After 12 years, support for Windows XP will end on April 8, 2014. So proclaims a Microsoft website with a helpful clock counting down the days. "What does this mean?" the website asks. "It means you should take action." You should "migrate to a current supported operating system - such as Windows 8.1 - so you can receive regular security updates to protect [your] computer from malicious attacks." The costs of mass migration will be immense. About 30% of all desktop PCs are running Windows XP right now. An estimated 10% of the U.S. government's computers run Windows XP, including "thousands of computers on classified military and diplomatic networks." And the costs of staying put? They will be enormous, too. It turns out that 95% of the world's ATMs are powered by Windows XP, and there is no readily available substitute in the offing. In one example of these exorbitant costs, the price of either extending support or upgrading to another version of Windows for each of Britain's major banks will be in the hundreds of millions. Costs will be similar, or perhaps even higher, worldwide. The failure to continue to patch unpatched computers will also have serious ramifications for society. Hackers will keep scouring Windows XP for flaws, holes, and vulnerabilities for many years after Microsoft ends support for its vaunted operating system. Zero-day vulnerabilities-flaws hackers have long known about but have waited to exploit for fear that the vulnerability will be immediately patched (and could therefore only be used once or for a short time)-will now be exploitable in perpetuity. Experts "have repeatedly warned that April 8 could spark a hacker feeding frenzy." Yet, ironically, those who run Windows XP pose a greater threat to others than to themselves. In the special case of governments, enterprise businesses, and financial institutions, failure to patch or migrate will expose the personal data of millions of individuals to theft, fraud, and abuse. When the wave of security breaches from unpatched machines arrives, the lawsuits against companies for failure to secure user data properly will become even more costly. There may also be immense blows to consumer confidence, leading to welfare-reducing market-wide substitutions away from e-commerce.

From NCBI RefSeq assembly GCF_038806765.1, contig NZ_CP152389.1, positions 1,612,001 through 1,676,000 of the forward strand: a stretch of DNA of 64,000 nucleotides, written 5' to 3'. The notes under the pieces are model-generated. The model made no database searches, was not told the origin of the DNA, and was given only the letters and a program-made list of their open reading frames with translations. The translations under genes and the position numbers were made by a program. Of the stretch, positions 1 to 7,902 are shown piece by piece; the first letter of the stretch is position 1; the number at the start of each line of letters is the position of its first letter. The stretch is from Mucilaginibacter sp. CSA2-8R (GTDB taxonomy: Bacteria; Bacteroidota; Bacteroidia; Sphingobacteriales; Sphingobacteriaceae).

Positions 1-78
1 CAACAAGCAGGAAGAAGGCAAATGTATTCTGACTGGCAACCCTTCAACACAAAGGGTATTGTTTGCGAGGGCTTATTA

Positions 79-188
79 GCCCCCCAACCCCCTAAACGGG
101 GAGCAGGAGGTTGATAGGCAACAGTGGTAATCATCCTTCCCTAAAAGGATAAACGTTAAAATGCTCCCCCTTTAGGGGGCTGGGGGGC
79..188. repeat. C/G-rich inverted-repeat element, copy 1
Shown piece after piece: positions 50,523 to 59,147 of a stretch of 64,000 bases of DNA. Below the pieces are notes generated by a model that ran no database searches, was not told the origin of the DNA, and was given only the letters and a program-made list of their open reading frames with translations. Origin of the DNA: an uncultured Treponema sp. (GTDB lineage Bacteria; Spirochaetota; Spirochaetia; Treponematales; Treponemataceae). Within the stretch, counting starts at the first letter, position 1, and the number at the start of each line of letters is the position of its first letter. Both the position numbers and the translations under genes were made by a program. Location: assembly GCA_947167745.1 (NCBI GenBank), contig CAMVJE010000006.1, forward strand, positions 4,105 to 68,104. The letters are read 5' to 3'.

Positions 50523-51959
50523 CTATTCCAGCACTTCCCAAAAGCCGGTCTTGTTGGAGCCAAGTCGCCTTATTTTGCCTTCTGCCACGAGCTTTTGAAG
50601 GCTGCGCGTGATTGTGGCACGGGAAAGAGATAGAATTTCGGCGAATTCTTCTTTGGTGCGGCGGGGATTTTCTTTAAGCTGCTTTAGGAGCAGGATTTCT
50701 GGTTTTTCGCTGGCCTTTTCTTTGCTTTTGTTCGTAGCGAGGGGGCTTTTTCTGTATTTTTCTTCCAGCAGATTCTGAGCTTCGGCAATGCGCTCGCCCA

Aftermarketfailure: Windows XP's End of Support,
Mich. L. Rev. First Impressions
Available at: http://repository.law.umich.edu/mlr_fi/vol112/iss1/13